In our latest 2020 Budget Update, we’ll take a look at the new rules around R&D tax relief. This is potentially a great way to reduce your tax burden.

Last week our 2020 budget update took a look at the headline talking points:

  • Increased public spending
  • Emergency coronavirus slush fund
  • Entrepreneur’s Relief capped
  • VAT abolished on digital books

Today we’ll look at a change to the R&D tax relief rules. If you want to get into the fine detail, check out the HMRC page.

What Is R&D Relief Expenditure Credit (RDEC)?

According to the HMRC wording, RDEC is a:

Tax relief for large companies and some small and medium-sized enterprises that carry out qualifying Research and Development.

It was introduced in April 2013 and was originally set at 10%. After steady increases, the 2020 budget has set the rate at 13% (up 1%). Accounting Web explains that:

The RDEC is an ‘above the line’ taxable credit, so the benefit of the rate is currently 9.72% of qualifying expenditure. With the combination of the corporation tax rate being held at 19% and the RDEC rate rising to 13%, the benefit of this relief will rise to 10.53%.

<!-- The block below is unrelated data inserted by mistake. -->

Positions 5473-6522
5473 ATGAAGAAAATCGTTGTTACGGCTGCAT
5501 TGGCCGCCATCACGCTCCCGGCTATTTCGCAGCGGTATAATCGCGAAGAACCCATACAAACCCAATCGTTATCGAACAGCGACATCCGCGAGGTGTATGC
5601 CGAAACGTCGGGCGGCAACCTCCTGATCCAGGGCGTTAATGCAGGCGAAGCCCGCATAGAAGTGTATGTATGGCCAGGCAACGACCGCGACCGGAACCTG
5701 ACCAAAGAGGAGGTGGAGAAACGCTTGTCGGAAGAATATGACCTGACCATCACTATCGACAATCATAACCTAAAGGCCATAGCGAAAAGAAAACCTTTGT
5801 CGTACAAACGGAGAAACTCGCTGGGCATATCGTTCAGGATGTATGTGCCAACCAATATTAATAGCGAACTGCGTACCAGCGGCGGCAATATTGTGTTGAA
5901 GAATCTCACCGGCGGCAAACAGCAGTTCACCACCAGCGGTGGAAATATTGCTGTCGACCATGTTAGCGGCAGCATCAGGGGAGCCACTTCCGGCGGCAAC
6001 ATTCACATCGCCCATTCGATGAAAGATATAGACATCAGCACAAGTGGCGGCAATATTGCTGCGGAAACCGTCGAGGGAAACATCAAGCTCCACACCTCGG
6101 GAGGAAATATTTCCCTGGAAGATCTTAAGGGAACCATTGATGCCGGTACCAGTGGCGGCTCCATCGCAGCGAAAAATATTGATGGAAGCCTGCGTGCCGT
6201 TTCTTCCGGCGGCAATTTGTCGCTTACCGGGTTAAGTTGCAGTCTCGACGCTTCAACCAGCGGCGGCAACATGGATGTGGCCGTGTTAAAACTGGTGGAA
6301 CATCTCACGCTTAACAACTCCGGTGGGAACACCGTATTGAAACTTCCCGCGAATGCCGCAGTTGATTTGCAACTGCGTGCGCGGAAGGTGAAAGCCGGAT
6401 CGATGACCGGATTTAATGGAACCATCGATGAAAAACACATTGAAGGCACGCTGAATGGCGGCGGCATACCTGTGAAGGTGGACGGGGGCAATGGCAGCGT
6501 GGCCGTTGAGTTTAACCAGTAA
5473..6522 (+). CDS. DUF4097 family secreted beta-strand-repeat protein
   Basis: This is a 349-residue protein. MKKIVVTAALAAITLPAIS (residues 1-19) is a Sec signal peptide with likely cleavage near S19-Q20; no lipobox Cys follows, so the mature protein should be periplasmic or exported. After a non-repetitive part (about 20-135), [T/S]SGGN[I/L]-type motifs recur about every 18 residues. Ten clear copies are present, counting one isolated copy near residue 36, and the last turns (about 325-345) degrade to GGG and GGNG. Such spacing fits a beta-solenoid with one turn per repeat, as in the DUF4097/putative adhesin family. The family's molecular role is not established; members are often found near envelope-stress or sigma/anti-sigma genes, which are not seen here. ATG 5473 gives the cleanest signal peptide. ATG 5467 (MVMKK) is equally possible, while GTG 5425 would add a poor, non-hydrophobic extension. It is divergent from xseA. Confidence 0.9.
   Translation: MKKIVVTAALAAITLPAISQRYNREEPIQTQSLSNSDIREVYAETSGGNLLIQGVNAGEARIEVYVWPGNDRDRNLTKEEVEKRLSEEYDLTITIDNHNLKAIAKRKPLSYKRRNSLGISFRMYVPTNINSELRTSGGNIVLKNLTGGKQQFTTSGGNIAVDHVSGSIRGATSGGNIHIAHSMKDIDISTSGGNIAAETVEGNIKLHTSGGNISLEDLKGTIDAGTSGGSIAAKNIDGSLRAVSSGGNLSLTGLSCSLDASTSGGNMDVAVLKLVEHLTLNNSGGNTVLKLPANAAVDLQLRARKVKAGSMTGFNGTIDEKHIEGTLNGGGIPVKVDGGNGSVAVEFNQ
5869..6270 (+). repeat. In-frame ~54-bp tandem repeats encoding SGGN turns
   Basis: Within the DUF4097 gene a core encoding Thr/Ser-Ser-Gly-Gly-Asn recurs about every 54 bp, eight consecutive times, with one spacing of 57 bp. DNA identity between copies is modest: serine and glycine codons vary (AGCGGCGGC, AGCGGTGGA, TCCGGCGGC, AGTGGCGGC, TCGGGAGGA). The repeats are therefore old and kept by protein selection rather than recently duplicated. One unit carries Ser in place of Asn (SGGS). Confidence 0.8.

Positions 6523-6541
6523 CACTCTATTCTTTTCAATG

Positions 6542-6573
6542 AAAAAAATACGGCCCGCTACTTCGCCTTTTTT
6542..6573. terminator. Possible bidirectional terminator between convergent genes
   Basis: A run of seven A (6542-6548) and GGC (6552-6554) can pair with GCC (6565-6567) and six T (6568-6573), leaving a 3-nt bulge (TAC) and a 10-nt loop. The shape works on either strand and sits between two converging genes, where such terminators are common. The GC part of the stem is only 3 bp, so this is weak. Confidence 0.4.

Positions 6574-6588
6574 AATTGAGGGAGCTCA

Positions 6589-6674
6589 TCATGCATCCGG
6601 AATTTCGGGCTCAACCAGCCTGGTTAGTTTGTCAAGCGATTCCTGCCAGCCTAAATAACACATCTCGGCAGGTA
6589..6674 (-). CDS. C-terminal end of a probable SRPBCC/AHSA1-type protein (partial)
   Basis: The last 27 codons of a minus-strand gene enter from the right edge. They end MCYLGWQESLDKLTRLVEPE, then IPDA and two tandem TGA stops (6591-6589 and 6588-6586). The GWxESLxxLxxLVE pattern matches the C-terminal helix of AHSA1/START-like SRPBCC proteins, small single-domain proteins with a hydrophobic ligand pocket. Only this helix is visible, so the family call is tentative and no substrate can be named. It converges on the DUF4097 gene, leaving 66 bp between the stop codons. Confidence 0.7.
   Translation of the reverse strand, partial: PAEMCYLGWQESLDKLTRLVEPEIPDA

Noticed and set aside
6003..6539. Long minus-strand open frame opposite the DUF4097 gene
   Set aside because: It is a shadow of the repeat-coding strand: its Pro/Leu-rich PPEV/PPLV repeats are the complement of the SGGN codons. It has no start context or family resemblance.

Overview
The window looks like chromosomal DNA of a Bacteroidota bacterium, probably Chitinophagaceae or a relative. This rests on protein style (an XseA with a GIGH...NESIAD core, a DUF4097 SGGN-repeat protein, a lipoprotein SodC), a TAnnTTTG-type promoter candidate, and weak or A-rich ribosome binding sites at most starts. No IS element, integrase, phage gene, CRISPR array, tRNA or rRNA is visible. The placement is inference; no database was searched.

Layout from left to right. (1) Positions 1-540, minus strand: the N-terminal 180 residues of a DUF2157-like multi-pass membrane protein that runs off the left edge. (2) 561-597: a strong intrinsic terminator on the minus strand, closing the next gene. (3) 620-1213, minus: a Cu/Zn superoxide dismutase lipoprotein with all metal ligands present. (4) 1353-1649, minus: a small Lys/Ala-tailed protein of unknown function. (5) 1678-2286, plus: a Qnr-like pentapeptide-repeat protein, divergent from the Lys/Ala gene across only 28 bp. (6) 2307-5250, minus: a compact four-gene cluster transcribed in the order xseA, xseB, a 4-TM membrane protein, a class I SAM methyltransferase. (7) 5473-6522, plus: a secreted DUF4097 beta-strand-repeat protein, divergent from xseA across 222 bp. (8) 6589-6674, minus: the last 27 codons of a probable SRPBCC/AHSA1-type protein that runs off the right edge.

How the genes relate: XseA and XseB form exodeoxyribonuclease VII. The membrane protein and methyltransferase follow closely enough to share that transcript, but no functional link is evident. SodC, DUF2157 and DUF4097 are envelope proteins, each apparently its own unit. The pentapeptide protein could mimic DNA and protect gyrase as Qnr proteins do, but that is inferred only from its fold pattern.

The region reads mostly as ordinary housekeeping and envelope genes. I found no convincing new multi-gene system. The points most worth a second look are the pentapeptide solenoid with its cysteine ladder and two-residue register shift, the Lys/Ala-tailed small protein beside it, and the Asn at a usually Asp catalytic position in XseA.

How Does It Work?

RDEC is primarily for large companies. Smaller companies would typically claim the dedicated SME R&D relief. However, even SMEs can claim RDEC if the activities are either:

  • Subsidised expenditure
  • Expenditure on R&D subcontracted to them by a large company
  • Capped R&D expenditure

If possible, we’d recommend applying for the SME relief as the terms are more generous.

Any Other Business

The chancellor decided not to make a firm decision on reinstating the PAYE/NIC cap for SME relief. This has been rumbling on for eight years now, but small business will have to wait another year before a decision is made.

There is also no decision as yet on whether the cost of acquiring data (for R&D projects) can be considered “eligible expenditure”. At the moment, only “software or consumable items” can be offset. In a digital, “big data” world, this definition seems outdated.

If you’d like to discuss how you can use these allowances to reduce your tax liabilities, please get in touch.

Do you have any questions about research & development?

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